Learning From a Distance

2020 has been a rather complicated year to say the least. With the spread of a worldwide virus and various disasters affecting different regions, there has been little about which to be calm. However, God has remained gracious throughout it all.

Recently, many schools have opened up for the beginning of a new school year. Each one has decided upon its own sanitary procedures and teaching policies in accordance with national and local health regulations. 

Just as many other schools have decided, NCAI allows students to choose whether they want to be physically present in school to learn each day or to be a distance learner (DL). The teachers, some present and other available through Zoom, have accommodated both types of students for this semester. Creating a plan for both is no easy task, so thank your teachers for their hard work when you have the chance!

For distance learners, classes look a little different. Rather than having a Zoom call for every class each day, DL students mainly work on their own and complete assignments on the Google Classroom. Sometimes, it’s a little difficult to comprehend all of the content for a class, so if you have a DL friend, offer a hand! I’m sure they would be grateful. 

Most DL learners are in the country, but some are stuck abroad as flights are unavailable or other impediments have not permitted their return. Students outside of Nicaragua may start school later or earlier depending on their time zone. This includes some that have or have had classes in the middle of the night or the late afternoon. However, many teachers are incredibly understanding of the time difference. 

According to multiple consulted students, online classes are much more difficult than in-person education. It requires self-teaching and often consists of delayed responses from teachers due to their busy schedules. One student specifically mentioned that “long distance learning lasts literally all day and into the night,’ and she feels “like there are no breaks.” Self-motivation and discipline are certainly necessary for DL students.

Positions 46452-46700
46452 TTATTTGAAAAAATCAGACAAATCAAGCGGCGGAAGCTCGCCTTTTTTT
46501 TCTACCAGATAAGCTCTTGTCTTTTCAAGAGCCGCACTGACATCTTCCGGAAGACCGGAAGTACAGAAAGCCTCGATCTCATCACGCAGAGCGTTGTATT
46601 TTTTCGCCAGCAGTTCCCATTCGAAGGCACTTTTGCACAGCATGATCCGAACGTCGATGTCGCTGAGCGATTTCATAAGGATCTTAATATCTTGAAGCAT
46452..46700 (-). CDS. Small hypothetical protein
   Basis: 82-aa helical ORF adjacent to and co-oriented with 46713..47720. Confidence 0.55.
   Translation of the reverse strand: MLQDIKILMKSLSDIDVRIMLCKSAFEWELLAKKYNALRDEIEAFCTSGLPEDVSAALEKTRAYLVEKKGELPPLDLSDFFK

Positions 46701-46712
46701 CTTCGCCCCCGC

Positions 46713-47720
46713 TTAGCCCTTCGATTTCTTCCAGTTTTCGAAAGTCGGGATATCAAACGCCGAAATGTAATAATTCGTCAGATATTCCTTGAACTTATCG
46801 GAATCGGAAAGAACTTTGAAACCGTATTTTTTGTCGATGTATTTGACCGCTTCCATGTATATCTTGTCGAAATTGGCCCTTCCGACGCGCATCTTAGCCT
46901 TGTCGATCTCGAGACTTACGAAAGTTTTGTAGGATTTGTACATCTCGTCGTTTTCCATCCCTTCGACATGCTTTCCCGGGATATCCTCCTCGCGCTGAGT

One student questioned about the methods of teaching stated that they preferred Zoom calls as opposed to solely Google Classroom instruction. This was due to the facilitation of asking questions and the social aspects that result from the conferences. Having very little interaction with classmates and teachers can be incredibly frustrating to DL students. 

Nonetheless, these diligent students try to see the best in their situation. A decrease in strict dress code requirements, and in some cases, a slightly later start time are some advantages of distance learning. No masks and easy access to food and parents can be a major plus as well.

Some DL students desired improvements based upon their recent experiences. For one, rather than making assignments due at 12 AM or earlier in the evening, students have asked for them to be due at 7:15 AM when school begins. Another suggestion includes making weekend homework due on Monday rather than Friday nights. 

During this time, a large portion of students may feel overwhelmed. One interviewed student advises that we trust God, a concept that may not be easy but is definitely the best. He gives strength and guidance when we feel that we have none. 

Mikayla offers encouragement to all DL students by saying, “you can do this, I believe in you, I know you can do this, we will get through this together. God has a perfect plan and His plan is way better than ours. It’s better than what we can imagine. God already knows the date that we will all be united on our beautiful Nicaragua Christian Academy International Campus again! I’m praying for you! If you need someone to talk to, message me on Instagram, WhatsApp or Facebook 🙃”